Special Issue "Genealogy of Populism: Concepts, Ideas and Movements"
A special issue of Genealogy (ISSN 2313-5778).
Deadline for manuscript submissions: 30 September 2022.
The word "populism" has enjoyed enormous success in the last two decades, and studies on populist movements and leaders have multiplied in the social sciences at an impressive rate. In spite of the term's success, there is no shared conception among scholars of "what" populism is, nor is there a common idea of what its constituent elements are. The difficulties in defining populism also arise from the genealogy of this concept and from the ways in which it was constructed in the last century. The roots of contemporary polysemy of the word are indeed the legacy of a rather complex historical course. Quite singularly, however, many scholars of populism seem unaware of this genealogy. Critical reflection on the genealogy of the contemporary concept of populism has not been adequately developed by specialized literature, and this absence contributes to consolidating an acritical use of the concept.
This Special Issue of Genealogy intends to contribute to “mapping” the genealogies of the concept of populism and of those elements—stylistic, ideological, organizational—that we can recognize in contemporary populism.
This Special Issue also invites papers that contribute to enriching research on the genealogy of populism, in relation both to the construction and re-elaboration of the concept as well as to the rhetorical, ideological and organizational tools that characterize contemporary populist movements.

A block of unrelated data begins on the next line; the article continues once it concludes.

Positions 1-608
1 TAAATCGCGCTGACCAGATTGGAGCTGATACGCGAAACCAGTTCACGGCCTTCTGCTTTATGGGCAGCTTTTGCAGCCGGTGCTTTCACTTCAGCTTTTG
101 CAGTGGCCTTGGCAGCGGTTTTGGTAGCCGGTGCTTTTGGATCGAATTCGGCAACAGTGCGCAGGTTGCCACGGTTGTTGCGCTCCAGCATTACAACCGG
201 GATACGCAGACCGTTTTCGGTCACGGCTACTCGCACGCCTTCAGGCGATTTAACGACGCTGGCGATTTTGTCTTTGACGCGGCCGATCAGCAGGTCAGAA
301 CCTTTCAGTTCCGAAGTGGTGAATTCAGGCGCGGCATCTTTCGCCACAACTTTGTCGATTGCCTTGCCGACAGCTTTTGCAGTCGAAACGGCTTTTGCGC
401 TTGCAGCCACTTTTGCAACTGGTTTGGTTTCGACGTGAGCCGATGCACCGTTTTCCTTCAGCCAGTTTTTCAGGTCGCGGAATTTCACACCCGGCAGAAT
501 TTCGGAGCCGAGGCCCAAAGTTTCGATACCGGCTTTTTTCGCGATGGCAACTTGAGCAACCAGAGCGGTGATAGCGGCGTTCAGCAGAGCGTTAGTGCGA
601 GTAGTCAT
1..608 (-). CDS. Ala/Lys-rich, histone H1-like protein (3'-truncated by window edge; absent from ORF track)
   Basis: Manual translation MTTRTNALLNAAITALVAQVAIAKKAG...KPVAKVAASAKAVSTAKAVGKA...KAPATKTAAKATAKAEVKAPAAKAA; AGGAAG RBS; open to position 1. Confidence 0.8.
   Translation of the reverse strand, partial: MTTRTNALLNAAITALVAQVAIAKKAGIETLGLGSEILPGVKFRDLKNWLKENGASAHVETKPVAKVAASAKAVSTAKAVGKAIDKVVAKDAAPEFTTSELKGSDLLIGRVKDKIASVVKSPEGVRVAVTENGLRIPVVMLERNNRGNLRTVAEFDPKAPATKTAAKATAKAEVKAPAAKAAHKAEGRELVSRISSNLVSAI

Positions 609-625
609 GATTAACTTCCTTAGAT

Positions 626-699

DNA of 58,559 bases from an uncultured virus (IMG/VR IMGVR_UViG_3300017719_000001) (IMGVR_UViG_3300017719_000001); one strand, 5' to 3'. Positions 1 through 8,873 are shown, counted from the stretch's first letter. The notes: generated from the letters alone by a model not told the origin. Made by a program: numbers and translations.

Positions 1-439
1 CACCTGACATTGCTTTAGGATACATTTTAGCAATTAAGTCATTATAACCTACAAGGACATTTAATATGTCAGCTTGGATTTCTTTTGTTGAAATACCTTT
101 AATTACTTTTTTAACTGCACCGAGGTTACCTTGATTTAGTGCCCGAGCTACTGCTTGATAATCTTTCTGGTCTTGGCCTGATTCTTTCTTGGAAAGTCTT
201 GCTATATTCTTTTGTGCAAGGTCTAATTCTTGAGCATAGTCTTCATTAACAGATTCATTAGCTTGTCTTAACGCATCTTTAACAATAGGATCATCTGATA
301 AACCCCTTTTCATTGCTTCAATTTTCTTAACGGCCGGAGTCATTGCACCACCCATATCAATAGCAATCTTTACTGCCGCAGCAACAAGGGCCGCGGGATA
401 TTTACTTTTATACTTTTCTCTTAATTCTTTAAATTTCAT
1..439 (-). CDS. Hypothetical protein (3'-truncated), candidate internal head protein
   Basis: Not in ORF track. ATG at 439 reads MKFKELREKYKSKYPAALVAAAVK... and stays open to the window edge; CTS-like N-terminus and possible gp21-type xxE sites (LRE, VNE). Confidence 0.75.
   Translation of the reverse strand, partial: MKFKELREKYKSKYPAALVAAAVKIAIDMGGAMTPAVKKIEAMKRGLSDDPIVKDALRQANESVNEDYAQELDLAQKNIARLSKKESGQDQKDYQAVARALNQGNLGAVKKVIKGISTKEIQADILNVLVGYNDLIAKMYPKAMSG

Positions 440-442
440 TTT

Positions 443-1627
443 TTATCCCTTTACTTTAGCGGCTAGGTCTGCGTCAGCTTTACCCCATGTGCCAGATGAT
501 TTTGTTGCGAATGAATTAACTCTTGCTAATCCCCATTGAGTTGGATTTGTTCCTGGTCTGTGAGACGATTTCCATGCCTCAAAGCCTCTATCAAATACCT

In particular, this Special Issue invites papers focused on the following points:
- The genealogy of the word "populism", with particular regard to the birth of the term in the United States of the nineteenth century;
- The genealogy of "populism" in Russia, from the origins of the "Narodnichestvo" to the contemporary "populizm";
- The use of the notion of "populism" in the social sciences of the twentieth century;
- The meaning of the word "populism" in Latin America, from the 1950s to the present day (with reference also to economic policy programs);
- The meaning of the word "populism" in Europe, from the beginning of the twentieth century until today;
- The genealogy of the theories of "populism" (in particular in relation to the theories of Antonio Gramsci, Gino Germani, Margaret Canovan and Ernesto Laclau);
- The connection between twentieth-century and contemporary populism and classical phenomena such as "demagogy", "oclocracy", "caesarism" and "boulangism";
- The connection between the contemporary critique of populism and the classic images that depict the masses, the mob or the people as emotional, irrational, violent, etc.;
- The connection between the contemporary concept of “populism” and classical theories on “totalitarianism” and “totalitarian democracy”;
- The ideological and organizational links between the different generations of "populist" movements and leaders (especially in the USA, Europe and Latin America, but also in other examples of the “global populism”).
Prof. Dr. Damiano Palano
Manuscript Submission Information
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